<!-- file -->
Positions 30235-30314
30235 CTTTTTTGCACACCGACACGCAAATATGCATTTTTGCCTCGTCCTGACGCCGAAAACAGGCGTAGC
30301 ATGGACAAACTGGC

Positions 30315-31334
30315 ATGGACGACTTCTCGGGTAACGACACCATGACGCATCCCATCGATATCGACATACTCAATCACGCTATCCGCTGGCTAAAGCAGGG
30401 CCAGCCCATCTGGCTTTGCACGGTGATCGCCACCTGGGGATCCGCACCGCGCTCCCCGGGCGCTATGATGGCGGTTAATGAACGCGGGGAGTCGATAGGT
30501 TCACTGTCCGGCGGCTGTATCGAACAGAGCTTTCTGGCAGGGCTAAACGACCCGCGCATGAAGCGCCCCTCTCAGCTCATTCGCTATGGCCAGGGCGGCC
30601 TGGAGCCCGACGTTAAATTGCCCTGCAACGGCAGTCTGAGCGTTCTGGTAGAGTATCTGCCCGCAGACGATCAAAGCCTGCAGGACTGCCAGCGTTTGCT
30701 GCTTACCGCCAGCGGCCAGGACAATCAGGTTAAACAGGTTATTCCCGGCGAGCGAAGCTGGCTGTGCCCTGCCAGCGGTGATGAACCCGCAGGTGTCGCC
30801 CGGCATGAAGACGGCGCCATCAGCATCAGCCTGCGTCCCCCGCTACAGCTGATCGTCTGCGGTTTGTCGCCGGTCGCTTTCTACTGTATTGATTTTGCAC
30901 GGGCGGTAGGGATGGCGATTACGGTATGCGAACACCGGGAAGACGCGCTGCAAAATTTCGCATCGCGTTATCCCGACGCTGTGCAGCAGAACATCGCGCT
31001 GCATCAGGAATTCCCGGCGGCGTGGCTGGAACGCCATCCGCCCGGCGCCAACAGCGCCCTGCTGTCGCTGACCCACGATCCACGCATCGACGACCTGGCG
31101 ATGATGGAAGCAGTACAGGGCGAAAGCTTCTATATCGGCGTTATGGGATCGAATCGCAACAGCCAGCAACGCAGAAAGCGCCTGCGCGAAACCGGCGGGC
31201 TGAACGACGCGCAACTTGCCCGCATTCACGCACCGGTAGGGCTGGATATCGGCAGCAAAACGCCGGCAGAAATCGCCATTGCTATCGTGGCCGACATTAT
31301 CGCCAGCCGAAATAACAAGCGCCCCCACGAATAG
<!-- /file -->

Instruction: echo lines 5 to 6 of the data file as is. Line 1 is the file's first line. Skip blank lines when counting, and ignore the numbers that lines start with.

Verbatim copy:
30315 ATGGACGACTTCTCGGGTAACGACACCATGACGCATCCCATCGATATCGACATACTCAATCACGCTATCCGCTGGCTAAAGCAGGG
30401 CCAGCCCATCTGGCTTTGCACGGTGATCGCCACCTGGGGATCCGCACCGCGCTCCCCGGGCGCTATGATGGCGGTTAATGAACGCGGGGAGTCGATAGGT